Europe Biz: UK property prices stagnate, Facebook responds to French minister
Katherine Berjikian, Juliet Mann
Matthieu Pigasse is well known for his investments in French media (Credit: Reuters/Christian Hartmann)

Matthieu Pigasse is well known for his investments in French media (Credit: Reuters/Christian Hartmann)

CEO of Lazard France steps down

Matthieu Pigasse, the CEO of Lazard France and co-owner of Le Monde, announced that he will be stepping down in December. "I am excited to begin my next chapter beyond investment banking in a new entrepreneurial project," he said in a statement on the bank's website. 

The Financial Times reported that Pigasse may have stepped down as CEO to join a rival bank. Pigasse has denied these claims and has not said what his new project will be.

Lazard France will announce its new CEO shortly. 

Global renewable power capacity expected to rise in the next five years 

Solar photovoltaic installations in residential homes and buildings has resulted in a predicted 50 percent rise in Global renewable power capacity in the next five years. Solar and Wind will account for the majority of this growth. 

Solar is expected to make up 60 percent of the rise while wind is expected to make up 25 percent of the increase. The cost of renewable solar power is also expected to decrease by 25 percent within this time frame. 

Major banking companies in the United States have already left the Facebook led project (Credit: Reuters/Dado Ruvi)

Major banking companies in the United States have already left the Facebook led project (Credit: Reuters/Dado Ruvi)

Facebook responds to French minister's concerns over currency control 

David Marcus, Facebook's executive, addressed France's concerns about their new currency project, saying it won't be controlled by a single company. Bruno Le Maire, France's Economy Minister, was concerned that the project will take away a country's right to control their own currency. 

Marcus, speaking at a forum yesterday, said that the Libra Association includes 21 companies, not just Facebook. "The status quo is not an option any longer," he added. 

StanChart's CEO takes pension cut

StanChart's CEO, Bill Winters, voluntarily cut his pension scheme worth $615,598 per annum. Winters was responding to criticisms from investors that his pension was too large.

Almost half of StanChart's shareholders voted against Winter's pension scheme in May in a move he described as "immature.”StanChart has not announced how much Winters' pension will be reduced. 

UK property prices stagnate because of Brexit 

The UK's housing market is experiencing its lowest 'Autumn price bounce' since the 2008 financial crisis because of concerns about Brexit. According to Rightmove, an online real estate portal, the number of people selling their homes have dropped by 13.5 percent compared to this time last year.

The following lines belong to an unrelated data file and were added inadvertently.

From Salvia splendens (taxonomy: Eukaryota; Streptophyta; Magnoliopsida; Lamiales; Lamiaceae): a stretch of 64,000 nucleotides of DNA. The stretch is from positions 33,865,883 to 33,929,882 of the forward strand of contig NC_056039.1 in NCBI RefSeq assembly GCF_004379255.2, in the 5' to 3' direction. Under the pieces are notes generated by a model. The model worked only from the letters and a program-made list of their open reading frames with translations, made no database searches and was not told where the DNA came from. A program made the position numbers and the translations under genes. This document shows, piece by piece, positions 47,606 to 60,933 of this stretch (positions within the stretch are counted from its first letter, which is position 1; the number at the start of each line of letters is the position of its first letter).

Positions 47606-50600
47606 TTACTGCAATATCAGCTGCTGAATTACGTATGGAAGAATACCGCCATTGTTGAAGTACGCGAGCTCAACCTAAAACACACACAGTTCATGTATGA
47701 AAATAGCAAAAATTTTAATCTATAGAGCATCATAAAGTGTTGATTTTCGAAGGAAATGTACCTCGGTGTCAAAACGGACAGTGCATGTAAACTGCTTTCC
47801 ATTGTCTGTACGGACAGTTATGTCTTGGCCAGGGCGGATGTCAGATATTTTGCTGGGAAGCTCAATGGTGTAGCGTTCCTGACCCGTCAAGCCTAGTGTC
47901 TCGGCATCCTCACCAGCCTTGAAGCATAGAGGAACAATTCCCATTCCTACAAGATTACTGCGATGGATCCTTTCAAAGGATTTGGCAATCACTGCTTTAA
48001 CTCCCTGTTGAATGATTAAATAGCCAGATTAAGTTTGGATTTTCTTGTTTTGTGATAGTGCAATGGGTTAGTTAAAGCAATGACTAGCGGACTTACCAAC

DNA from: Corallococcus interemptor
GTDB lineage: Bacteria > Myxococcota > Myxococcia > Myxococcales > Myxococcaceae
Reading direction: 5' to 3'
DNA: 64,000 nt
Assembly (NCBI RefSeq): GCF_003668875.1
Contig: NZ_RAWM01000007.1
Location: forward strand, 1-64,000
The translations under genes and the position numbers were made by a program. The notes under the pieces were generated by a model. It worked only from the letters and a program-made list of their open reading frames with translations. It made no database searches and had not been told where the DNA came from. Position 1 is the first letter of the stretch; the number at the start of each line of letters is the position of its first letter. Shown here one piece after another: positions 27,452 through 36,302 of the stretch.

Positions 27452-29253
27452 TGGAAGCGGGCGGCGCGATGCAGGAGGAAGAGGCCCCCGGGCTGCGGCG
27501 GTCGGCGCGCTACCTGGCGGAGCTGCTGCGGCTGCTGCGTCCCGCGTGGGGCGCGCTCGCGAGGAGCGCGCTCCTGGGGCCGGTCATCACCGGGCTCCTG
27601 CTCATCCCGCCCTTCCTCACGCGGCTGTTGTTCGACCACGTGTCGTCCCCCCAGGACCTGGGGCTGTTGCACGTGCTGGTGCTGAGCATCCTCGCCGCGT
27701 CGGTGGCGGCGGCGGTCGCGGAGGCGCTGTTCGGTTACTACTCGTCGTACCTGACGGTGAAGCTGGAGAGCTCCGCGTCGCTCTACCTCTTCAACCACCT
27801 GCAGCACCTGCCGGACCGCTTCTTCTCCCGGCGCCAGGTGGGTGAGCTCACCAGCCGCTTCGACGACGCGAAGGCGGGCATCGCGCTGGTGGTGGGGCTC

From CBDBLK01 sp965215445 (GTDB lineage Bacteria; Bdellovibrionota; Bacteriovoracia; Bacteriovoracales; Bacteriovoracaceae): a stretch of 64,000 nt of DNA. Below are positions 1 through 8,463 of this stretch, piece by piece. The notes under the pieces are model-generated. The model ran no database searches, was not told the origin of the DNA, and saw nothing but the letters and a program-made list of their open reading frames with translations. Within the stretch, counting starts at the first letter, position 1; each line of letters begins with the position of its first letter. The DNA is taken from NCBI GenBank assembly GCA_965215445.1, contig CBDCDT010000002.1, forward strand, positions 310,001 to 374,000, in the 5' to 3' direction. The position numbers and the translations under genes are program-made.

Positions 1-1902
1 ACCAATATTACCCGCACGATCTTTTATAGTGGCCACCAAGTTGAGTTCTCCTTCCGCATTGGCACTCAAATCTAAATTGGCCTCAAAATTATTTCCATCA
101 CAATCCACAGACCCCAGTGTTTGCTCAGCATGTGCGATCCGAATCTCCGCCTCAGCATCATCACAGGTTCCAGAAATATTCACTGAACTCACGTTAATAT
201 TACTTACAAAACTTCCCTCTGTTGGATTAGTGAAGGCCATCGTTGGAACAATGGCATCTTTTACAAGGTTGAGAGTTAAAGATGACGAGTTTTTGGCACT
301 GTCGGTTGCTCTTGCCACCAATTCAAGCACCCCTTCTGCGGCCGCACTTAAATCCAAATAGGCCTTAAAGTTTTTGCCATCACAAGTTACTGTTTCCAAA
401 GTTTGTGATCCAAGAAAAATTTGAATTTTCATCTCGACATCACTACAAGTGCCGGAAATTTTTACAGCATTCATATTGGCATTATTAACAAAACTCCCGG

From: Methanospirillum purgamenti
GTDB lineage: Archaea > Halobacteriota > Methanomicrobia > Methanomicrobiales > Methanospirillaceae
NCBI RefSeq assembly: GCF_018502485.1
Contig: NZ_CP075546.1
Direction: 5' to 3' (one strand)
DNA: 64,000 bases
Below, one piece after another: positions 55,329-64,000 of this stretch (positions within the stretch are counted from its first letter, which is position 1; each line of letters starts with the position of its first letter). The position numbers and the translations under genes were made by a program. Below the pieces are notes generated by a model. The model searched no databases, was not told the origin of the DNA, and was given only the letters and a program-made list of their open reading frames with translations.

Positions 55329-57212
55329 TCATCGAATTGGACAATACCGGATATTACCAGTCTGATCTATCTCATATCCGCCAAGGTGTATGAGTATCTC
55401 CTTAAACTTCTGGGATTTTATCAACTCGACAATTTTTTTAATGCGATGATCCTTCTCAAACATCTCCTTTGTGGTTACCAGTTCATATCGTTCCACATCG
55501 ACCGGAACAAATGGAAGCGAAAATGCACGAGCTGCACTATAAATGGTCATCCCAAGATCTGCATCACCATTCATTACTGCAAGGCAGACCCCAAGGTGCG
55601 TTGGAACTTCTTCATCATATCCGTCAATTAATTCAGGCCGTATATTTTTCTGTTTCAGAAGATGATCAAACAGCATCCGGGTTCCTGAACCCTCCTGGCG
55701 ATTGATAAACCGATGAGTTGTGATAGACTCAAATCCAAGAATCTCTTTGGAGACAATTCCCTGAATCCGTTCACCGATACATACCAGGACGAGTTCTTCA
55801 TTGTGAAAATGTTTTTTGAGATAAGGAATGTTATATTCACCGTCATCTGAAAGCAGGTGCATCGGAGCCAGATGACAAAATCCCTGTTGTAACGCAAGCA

They said that home prices rose by 0.6 percent this month, which is below the expected October increase of 1.6 percent. "Those who are ignoring the Brexit disruption have less competition from stay-away sellers, and their prospective buyers have less negotiating power, with a reduced choice of suitable alternatives,”Rightmove added.

The vote that never was.

The long-promised vote which would allow the UK to set the Brexit process in motion did not happen on Saturday as planned. Instead, MPs placed another spanner in the works and threw the whole process back up into the air.

Sterling dropped by one percent, slipping from its five-month high, but the fall was limited by the fact that despite the high drama, a hard-Brexit is now highly unlikely. Expect volatile, headline-driven trading, at least in the early part of the week.

Busy business

Expect a pretty busy week for UK corporate news. Companies reporting third quarter results include consumer goods giant Reckitt Benckiser, pharma group AstraZeneca, Royal Bank of Scotland and Barclays.

The European Central Bank meets on Thursday with no changes expected. It will be the final meeting with Mario Draghi at the head of the eurozone's central bank. Christine Lagarde, the former head of the International Monetary Fund, is taking over the role.

The markets will also be looking out for further signs of trade-war slowdown with the release of US durable goods data, on Thursday.

Wall Street wobbles

Wall Street was dragged right down last week by plummeting Boeing shares on the news that a 737-Max test pilot found that a fault with MCAS on a simulator was not, in fact, a simulator fault. Meanwhile, US results season continues, holding up well despite trade-war woes. Look out for Caterpillar though, and Amazon this week.

A quick note on the trade war: markets will likely remain fixated on the next critical face-to-face meeting between President Xi and President Trump at the APEC Summit on November 16th-17th, which will limit how far stocks can go, regardless of how good earnings numbers are.

Source(s): Reuters ,AFP